Shoaling Behavior in Fish
People often refer to a group of fish as a school, although this term is not precisely correct. A school is a group of fish that swim together in a synchronized fashion, moving in the same direction, at the same speed, and turning simultaneously. To be called a school, a group of fish must demonstrate all of these rather complex behavioral patterns.
The word shoal, on the other hand, is the term for any simple social grouping of fish. In short, any group of fish is a shoal, but not all shoals demonstrate the properties of a school.
Shoaling offers numerous benefits to individual fish, including increased success in finding food, access to potential mates, and increased protection from predators. With respect to food acquisition, it has been shown that fish in shoals find food faster and spend more time actually feeding. This benefit probably stems from the simple fact that a large group of fish has a greater chance of finding food than does one single individual. With respect to mate acquisition, shoaling behavior often results in groups of fish of the same species, thus making it easier for males and females to find each other. For both food acquisition and mate acquisition, larger numbers of fish should lead to increased benefits, therefore it is not surprising that fish typically choose large shoals over small shoals.
With respect to predator predation, it has been shown that fish in shoals are at less risk of predation than fish that are swimming alone. This benefit has been extensively studied and may be related to a number of different features of the shoal. For example, each fish in the shoal benefits from a phenomenon known as the numerical dilution effect, which suggests that simply being part of a group reduces the chances of being killed. In a shoal of one hundred fish, each individual has only a one-in-one-hundred chance of being killed during an attack. This benefit, as with foraging success and mate acquisition, increases in value as the size of the shoal increases and may be another reason why fish choose large shoals over small shoals.
Another important consideration, with respect to the anti-predator benefits of shoaling is the confusion effect. This phenomenon is associated with the high degree of similarity between members of a shoal. In theory, the confusion effect suggests that a predator, confronted with a large group of similar-looking individuals, experiences perceptual confusion, which slows the attack. This may occur because the predator has difficulty identifying a single individual fish to attack. Conversely, in a phenomenon known as the oddity effect, an individual fish that does not resemble the other members of the shoal will attract a predator’s attention. For example, imagine a bright yellow fish shoaling with a group of grey fish. An approaching predator will be drawn to the yellow fish as it stands out in stark contrast to the rest of the group.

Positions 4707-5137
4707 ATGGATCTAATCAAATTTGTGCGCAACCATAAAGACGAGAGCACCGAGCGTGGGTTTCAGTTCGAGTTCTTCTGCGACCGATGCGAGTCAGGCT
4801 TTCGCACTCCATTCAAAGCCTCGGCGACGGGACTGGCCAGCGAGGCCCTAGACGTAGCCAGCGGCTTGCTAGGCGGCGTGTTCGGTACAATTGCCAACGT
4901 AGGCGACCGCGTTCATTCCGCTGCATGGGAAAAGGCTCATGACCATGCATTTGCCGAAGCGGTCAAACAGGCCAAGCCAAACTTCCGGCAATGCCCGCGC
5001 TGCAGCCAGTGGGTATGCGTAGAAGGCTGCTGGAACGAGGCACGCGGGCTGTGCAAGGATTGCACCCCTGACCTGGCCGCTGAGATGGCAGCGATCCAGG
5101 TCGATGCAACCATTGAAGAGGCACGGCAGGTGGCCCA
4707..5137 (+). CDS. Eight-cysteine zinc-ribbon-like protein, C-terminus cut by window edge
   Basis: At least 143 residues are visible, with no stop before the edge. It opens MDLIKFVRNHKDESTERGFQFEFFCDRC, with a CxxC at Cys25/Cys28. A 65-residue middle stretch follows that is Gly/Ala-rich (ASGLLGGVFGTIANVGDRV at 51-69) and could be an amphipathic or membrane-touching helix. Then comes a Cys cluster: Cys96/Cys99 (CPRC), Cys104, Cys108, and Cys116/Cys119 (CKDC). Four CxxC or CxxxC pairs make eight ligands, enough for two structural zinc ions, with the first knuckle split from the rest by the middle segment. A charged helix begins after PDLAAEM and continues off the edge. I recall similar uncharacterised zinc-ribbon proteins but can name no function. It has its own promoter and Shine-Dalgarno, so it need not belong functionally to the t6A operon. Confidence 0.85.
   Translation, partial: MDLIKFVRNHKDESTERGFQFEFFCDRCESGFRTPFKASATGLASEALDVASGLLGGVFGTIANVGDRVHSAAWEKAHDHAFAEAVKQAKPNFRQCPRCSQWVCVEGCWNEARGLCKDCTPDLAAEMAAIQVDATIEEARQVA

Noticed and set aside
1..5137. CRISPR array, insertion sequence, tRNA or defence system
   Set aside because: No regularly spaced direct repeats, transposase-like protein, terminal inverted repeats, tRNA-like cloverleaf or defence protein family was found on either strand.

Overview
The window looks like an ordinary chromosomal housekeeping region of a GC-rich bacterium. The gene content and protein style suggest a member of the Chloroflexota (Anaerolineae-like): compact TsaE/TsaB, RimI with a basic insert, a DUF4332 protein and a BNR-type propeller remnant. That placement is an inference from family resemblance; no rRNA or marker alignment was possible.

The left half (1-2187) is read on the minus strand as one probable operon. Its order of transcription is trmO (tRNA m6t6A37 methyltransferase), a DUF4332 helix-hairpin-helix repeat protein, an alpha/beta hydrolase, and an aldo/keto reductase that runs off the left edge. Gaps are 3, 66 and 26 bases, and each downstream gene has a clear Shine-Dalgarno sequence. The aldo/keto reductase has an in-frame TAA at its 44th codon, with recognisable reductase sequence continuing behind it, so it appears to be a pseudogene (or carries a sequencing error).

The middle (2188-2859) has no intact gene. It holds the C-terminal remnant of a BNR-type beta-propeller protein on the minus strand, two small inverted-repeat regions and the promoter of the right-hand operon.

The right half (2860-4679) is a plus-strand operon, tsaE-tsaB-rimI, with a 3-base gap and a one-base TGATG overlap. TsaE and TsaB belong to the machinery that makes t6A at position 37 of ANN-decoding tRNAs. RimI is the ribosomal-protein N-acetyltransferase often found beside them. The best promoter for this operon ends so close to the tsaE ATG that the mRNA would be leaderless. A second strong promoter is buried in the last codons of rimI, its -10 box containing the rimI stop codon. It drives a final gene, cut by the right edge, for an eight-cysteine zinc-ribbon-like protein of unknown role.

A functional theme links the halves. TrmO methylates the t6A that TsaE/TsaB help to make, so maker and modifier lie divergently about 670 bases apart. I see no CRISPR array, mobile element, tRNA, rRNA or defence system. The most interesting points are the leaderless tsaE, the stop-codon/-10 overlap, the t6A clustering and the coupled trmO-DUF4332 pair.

Since fish change shoals on a regular basis, individuals are often faced with the decision of which shoal to join. Joining the ‘correct’ shoal is critical, especially with respect to the confusion and oddity effects, which depend on an individual’s ability to ‘blend in’ with its shoalmates. Joining the wrong shoal could have disastrous consequences. Most shoaling studies, however, indicate that fish are very good at choosing shoalmates with similar characteristics to themselves.
The study of shoaling behavior is relatively easy. Test tanks (like the one used in Fish Cam) are aquariums divided into thirds by the addition of two panes of glass. “Target” shoals are placed into the end chambers and an individual test fish is added to the central chamber. During an experiment, the time the test fish spends near each end chamber is recorded. Increased time near one end indicates a preference for the shoal in that chamber.
The Experimental Tank
When you open Fish Cam you will see a standard 20-gallon aquarium that has been divided into thirds with the addition of 2 glass panels, eight inches from each end wall. The central chamber is partially divided by two opaque baffles. The test fish can move freely through the central chamber, but cannot see both end chambers simultaneously.
Each day we will add a new test fish to the central chamber. The end chambers will either be empty or will contain shoals of fish. To monitor the preference of the test fish for each end chamber, simply measure the amount of time the test fish spends on each side of the central chamber within a 10-minute observation period. A centerline, drawn on the front pane of glass will separate the central chamber into left and right halves.